28 March-3 April 2014 #700

The democratic imperative

The new benchmark for democracy in the days to come will not be procedure, but performance
Rubeena Mahato
Former Malaysian Prime Minister Mahathir Mohamad came. He saw. And he preached.

Tales of economic transformation have a certain appeal in Nepal as it reminds us of our own incapacity to make such progress, and we wallow in self-pity about opportunities squandered and years wasted. But perhaps we liked to hear about the Malaysian miracle from its chief architect because of the faint hope that under the right conditions, this country could also be turned around.

Mahathir wasn’t saying anything original this week in Kathmandu. Of course, political stability is imperative for economic development, indeed labour-intensive industries are necessary to create jobs, investing in education is obviously imperative. But is it necessary to curtail democracy, stifle press freedoms, for economic progress? It isn’t an either-or. The Mahathir and Lee Kuan Yew model trades democracy for growth.

Every decade or so, Nepal’s rulers declare that they will turn the country into a Switzerland or a Singapore. These wild proclamations actually reveal a hidden dictatorial streak in our leaders.

The political instability since 1990 and the incompetence of democratic leaders is often blamed for Nepal still being mired in poverty and stagnation. The people therefore vent their frustration at the system of multiparty democracy rather than the leaders who lack accountability. Hence, this yearning for strongman rule. In the new constitution, this viewpoint is represented by the demand for a directly-elected president. But history has shown that executive presidents tend to get addicted to power and turn into dictators rather more frequently than prime ministers in parliamentary systems.

People also speak of the need to transplant the current crop of corrupt and incompetent leaders with a new force even when such a proposition routinely ignores the extent of political evolution that has taken place, and which can form basis for a more mature polity in the future. Baburam Bhattarai has been thinking aloud about such a force, and while it sounds attractive at first, it is exactly the sort of argument demagogues have often used to reverse democratic gains while consolidating their own power.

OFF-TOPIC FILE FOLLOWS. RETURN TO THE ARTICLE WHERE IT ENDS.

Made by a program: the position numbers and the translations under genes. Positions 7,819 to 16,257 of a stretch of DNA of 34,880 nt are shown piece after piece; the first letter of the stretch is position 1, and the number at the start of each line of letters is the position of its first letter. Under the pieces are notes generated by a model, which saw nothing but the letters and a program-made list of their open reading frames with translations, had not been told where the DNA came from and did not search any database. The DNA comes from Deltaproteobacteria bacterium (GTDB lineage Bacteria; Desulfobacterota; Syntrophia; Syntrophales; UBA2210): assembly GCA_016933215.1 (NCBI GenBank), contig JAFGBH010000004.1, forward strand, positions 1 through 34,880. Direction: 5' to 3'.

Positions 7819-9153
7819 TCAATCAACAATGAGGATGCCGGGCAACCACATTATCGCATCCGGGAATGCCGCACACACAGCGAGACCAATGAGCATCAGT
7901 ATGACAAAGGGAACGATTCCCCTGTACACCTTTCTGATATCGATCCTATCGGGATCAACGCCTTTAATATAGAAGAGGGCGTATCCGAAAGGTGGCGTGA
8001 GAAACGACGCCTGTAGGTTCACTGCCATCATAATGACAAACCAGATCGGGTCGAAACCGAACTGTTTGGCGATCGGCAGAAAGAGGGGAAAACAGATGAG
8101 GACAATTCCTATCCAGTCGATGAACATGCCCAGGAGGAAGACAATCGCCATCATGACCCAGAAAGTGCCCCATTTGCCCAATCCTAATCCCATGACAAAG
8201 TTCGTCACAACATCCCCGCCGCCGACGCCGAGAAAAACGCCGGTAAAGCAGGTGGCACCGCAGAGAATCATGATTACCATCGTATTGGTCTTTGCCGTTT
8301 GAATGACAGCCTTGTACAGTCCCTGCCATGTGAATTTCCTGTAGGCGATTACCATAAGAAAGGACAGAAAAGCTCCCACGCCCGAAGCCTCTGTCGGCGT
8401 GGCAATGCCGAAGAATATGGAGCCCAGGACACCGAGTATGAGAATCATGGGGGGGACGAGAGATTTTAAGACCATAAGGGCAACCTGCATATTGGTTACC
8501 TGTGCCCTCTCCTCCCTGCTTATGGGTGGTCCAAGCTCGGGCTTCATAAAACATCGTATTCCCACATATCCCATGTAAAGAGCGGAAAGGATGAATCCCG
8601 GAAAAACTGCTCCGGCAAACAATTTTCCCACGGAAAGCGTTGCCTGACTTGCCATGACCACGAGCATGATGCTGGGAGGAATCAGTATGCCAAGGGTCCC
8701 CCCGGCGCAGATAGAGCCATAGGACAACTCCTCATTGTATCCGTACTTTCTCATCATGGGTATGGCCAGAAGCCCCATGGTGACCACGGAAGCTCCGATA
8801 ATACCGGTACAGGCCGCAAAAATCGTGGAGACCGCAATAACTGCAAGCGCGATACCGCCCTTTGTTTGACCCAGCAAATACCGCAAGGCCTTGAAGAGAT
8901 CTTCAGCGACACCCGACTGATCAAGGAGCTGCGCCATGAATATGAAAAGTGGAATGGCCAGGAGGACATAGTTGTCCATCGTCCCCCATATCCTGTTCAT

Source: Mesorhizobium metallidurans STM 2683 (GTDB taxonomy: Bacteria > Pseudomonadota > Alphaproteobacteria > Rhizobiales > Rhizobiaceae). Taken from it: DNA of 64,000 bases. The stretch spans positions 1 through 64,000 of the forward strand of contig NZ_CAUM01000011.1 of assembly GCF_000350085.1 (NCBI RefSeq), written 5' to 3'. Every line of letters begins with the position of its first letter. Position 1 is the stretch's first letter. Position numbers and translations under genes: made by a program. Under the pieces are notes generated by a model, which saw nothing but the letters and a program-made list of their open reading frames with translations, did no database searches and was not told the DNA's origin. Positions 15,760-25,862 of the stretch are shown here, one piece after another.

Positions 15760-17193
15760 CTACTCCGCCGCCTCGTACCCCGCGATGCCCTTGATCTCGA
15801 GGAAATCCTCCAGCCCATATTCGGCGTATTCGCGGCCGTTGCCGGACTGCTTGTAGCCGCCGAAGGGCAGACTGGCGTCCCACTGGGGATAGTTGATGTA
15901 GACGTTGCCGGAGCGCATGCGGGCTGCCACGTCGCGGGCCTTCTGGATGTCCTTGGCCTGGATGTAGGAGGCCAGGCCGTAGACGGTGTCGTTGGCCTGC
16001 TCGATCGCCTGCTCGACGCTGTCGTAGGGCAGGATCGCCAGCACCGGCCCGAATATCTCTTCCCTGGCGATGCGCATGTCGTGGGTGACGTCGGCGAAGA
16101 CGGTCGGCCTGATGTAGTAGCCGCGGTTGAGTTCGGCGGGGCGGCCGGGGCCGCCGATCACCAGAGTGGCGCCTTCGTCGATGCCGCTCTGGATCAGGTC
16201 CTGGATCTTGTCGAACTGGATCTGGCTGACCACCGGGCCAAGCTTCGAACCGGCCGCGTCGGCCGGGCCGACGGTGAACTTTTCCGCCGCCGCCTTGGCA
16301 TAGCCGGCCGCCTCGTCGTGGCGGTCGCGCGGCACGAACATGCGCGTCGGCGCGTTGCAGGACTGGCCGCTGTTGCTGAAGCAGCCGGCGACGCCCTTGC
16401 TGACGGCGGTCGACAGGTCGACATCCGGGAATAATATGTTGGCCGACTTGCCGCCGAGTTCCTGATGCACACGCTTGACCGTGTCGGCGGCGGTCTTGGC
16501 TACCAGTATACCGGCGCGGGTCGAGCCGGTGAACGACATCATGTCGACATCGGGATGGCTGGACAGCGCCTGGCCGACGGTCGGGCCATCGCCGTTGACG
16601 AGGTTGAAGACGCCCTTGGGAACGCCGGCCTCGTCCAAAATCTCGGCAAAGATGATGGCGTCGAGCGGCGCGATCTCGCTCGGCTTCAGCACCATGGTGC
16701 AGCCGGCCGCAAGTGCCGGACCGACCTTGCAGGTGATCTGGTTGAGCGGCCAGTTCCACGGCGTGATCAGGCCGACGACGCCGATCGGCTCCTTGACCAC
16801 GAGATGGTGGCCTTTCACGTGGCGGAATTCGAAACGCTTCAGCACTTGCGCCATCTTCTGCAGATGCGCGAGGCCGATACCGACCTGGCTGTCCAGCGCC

We have walked down that path twice in recent history and realised too late that exchanging democratic ideals for economic development will accord us neither. Let’s not waste time discussing the alternatives to democracy anymore. The new force, if it arises, will have to operate within the democratic framework because it is, after all, the least bad form of government.

We are a country of minorities, straddled in a geo-politically sensitive region and democracy, however messy, is the best and perhaps the only hope for us. This is the lesson that we need to be constantly reminding ourselves of, as the world changes to accommodate dictatorships, hybrid regimes and pseudo democracies. With the emergence of China and the examples of Singapore, Malaysia and Vietnam, it has become easier for the Rajapakshes in the region to claim legitimacy on the fringes of democracy.

There have been suggestions that poor countries with weak state capacities are more at risk of conflict and escalation after they achieve democracy. In which case, leaving young democracies vulnerable to external interventions and without internal strengthening is a dangerous idea. Nepal’s big neighbours say they both want stability in Nepal. They should know by now that a stable, democratic and left-alone Nepal is the best guarantor of their interests. Supporting anti-government elements, playing divide-and-rule and undermining an emerging democracy would ultimately harm their own national interests.

If Nepal’s leaders were listening to Mahathir closely, they would have heard him also say that leaders must have the national interest at heart, and not their personal gain. The new benchmark for democracy in the days to come will not be procedure, but performance.

Instability cannot be an excuse for non-performance anymore and if we continue on this path there will be no progress, and no democracy to protect either. We are not at war anymore and those who waged it have run out of excuses.


The roots of democracy

The architecture of democracy, Bihari K Shrestha

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